We are in a terrible dip at the moment, a kind of abyss, because the assumption is that politics are all over. That’s what the propaganda says. But I don’t believe the propaganda. I believe that politics, our political consciousness and our political intelligence are not all over, because if they are, we are really doomed. I can’t myself live like this. I’ve been told so often that I live in a free country, I’m damn well going to be free. By which I mean I’m going to retain my independence of mind and spirit, and I think that’s what is obligatory upon all of us.
But there is a great deal more at work in Pinter’s emergence as a passionately committed political writer than mere contrariness. What has happened is partly that Pinter has become much more explicitly political, but partly, too, that the central concerns of politics have become much more explicitly Pinteresque. The politics of the left have focused much more clearly on cruelty, violence, arbitrary power, and torture. As the abstract and schematic utopianism of the 1960s has wilted, the brute facts of what people do to other people’s minds and bodies have taken their place at the center of political concern. And those facts are and always have been Pinter’s territory. It became clear, in other words, that what used to be called the Theater of the Absurd is sheer realism. It has less to do with existentialism or the death of God than with the pervasiveness of political terror.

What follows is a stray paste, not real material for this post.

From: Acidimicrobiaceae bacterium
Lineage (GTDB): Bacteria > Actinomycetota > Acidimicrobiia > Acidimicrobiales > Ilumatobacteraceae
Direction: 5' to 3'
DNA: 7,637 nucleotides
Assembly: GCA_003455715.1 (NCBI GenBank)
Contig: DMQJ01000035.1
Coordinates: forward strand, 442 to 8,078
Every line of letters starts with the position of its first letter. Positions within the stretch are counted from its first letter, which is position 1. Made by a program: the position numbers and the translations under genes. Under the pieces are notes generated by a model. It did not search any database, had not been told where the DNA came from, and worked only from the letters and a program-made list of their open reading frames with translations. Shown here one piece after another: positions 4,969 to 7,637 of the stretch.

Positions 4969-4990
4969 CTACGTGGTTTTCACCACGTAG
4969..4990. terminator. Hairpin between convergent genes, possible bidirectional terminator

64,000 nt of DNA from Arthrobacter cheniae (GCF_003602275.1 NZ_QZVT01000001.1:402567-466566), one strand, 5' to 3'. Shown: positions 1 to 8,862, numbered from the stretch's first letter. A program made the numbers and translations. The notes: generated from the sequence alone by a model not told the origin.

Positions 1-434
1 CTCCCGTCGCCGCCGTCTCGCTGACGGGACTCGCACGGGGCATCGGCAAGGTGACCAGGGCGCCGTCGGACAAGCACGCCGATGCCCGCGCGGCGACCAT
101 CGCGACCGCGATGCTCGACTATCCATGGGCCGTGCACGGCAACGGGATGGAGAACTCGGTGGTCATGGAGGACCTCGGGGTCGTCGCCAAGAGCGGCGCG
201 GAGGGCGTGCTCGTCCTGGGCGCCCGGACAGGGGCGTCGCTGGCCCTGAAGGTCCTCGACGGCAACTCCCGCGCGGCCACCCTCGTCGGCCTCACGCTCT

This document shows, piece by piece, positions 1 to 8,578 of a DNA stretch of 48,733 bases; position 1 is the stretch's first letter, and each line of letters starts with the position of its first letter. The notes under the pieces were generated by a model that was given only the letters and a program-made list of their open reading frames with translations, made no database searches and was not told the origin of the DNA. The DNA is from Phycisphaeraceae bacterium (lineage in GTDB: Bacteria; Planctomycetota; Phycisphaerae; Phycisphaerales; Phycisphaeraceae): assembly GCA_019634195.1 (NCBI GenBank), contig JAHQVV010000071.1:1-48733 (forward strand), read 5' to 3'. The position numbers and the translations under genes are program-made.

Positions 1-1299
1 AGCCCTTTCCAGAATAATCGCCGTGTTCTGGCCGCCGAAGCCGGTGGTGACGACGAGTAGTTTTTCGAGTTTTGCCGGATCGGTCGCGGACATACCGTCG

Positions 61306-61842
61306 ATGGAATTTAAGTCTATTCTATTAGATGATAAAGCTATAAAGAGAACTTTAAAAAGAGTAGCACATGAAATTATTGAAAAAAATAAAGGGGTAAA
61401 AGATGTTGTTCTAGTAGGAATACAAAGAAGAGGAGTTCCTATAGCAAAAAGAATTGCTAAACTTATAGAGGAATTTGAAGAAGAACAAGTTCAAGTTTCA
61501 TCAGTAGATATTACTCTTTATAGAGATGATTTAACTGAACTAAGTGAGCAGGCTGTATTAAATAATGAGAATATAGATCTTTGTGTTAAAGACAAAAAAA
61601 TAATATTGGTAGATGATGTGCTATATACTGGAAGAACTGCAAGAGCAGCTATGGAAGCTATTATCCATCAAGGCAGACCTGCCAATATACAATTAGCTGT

Pinter has remarked that “my awareness of the facts of torture and states of affairs that exist in the world I take very personally indeed.”6 That notion of taking torture and the state of the world personally is the key to understanding the apparent contradiction between the early Pinter’s avowed lack of interest in politics and his later emergence as a passionate political campaigner. For what can’t be avoided is the simple fact that Pinter is a Jew who grew up during the Holocaust and the Second World War. When I interviewed him in 1994, he recalled, as an adolescent, being sharply aware of the Holocaust and seeing photographs and newsreels of the concentration camps.